(adsbygoogle = window.adsbygoogle || []).push({}); 1. The problem statement, all variables and given/known data

The electron in the Hydrogen atom can be replaced by the heavier muon resulting in a muonic atom. The muonic atom is not stable because the muon lives for 2.2 μs on average and then it decays into an electron and two neutrinos. However some very fast experiments can be performed on the muonic atom.

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What is the energy of the muon in the ground state?

You will need the following masses for this problem:

- electron : 0.5110 Mev/c2,

- muon : 105.7 Mev/c2,

- proton : 938.3 Mev/c2.

2. Relevant equations

[itex]\mu[/itex]=m_e/(1+(m_e/M));M=proton mass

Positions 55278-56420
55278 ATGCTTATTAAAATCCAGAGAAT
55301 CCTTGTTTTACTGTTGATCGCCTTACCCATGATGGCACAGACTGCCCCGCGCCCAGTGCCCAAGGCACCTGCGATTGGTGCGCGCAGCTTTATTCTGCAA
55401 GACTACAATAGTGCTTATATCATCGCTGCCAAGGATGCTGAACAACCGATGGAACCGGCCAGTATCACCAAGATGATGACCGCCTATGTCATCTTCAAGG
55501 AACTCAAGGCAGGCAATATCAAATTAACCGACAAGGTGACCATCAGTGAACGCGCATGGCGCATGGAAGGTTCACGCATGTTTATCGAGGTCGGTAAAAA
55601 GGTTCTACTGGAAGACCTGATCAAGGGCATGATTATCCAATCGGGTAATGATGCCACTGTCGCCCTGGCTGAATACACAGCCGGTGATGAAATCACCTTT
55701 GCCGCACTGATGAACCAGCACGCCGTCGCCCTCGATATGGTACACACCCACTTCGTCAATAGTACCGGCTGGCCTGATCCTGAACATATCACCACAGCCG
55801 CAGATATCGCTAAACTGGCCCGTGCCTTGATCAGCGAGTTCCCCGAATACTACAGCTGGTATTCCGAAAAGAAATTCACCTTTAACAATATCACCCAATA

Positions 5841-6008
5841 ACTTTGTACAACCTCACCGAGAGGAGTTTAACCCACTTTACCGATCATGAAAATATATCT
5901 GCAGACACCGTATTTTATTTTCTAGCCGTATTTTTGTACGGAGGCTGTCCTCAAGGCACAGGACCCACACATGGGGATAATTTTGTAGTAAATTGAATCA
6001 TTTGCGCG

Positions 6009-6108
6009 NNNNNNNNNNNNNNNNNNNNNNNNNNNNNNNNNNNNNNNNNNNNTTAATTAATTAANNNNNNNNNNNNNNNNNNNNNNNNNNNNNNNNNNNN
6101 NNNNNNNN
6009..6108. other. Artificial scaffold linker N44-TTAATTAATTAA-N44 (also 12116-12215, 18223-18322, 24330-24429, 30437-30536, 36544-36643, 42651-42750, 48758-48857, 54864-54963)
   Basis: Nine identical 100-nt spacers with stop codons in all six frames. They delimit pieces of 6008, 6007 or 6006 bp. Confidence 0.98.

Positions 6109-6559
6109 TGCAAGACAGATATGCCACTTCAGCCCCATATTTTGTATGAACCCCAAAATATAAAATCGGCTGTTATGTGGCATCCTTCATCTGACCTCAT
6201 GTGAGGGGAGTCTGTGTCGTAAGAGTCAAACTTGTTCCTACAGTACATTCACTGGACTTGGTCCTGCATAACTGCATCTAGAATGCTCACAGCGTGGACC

R_m=([itex]\mu[/itex]/M)[itex]R_{H}\ =\ 109.73731568549(83)\ \times\ 10^{5} m^{-1}[/itex

E=-R_m(hc)/n^{2}

3. The attempt at a solution

So I know to use these equations to find the energy, however, the place where I go wrong is that since the electron has been replaced with a muon I don't know if I need to replace the m_e with the muon mass

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# Decaying muonic atom

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